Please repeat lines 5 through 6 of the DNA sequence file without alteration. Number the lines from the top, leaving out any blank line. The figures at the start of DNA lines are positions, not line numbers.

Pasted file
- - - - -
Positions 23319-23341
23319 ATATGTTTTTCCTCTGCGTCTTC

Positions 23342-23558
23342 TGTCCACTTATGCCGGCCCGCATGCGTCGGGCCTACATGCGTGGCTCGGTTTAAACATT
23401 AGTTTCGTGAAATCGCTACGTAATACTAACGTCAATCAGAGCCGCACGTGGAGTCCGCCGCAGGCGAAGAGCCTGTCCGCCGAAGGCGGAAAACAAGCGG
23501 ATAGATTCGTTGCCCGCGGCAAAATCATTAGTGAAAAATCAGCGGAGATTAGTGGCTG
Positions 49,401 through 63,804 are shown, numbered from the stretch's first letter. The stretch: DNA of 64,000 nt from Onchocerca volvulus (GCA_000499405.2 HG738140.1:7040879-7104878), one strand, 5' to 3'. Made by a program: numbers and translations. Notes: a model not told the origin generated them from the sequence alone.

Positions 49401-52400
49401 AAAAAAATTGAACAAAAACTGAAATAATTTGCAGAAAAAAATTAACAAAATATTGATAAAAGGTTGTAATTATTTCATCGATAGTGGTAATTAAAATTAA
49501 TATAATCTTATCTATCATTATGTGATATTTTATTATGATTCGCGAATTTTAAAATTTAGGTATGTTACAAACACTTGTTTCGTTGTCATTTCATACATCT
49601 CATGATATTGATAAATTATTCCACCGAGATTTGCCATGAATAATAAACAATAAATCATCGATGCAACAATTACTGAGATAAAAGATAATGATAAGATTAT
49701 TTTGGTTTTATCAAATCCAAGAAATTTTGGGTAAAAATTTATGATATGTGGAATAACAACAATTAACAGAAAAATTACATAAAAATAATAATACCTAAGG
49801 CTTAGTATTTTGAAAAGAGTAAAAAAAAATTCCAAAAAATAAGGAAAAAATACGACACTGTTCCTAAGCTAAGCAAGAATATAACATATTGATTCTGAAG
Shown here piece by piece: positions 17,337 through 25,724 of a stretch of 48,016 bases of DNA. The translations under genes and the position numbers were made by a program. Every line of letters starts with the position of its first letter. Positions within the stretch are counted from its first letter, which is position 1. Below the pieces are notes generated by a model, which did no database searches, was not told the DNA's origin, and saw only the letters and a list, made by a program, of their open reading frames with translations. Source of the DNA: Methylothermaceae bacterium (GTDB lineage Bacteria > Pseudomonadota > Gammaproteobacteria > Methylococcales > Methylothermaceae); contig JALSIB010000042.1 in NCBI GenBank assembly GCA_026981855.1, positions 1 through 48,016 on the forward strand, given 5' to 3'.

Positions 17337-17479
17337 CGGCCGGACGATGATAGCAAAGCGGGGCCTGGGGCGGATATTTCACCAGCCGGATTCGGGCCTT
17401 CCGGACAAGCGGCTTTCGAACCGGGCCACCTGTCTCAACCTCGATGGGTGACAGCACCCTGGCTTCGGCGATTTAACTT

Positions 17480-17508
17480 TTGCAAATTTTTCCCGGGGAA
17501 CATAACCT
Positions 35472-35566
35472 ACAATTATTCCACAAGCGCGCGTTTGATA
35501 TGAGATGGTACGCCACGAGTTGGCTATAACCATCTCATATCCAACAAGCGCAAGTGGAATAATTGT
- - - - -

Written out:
23401 AGTTTCGTGAAATCGCTACGTAATACTAACGTCAATCAGAGCCGCACGTGGAGTCCGCCGCAGGCGAAGAGCCTGTCCGCCGAAGGCGGAAAACAAGCGG
23501 ATAGATTCGTTGCCCGCGGCAAAATCATTAGTGAAAAATCAGCGGAGATTAGTGGCTG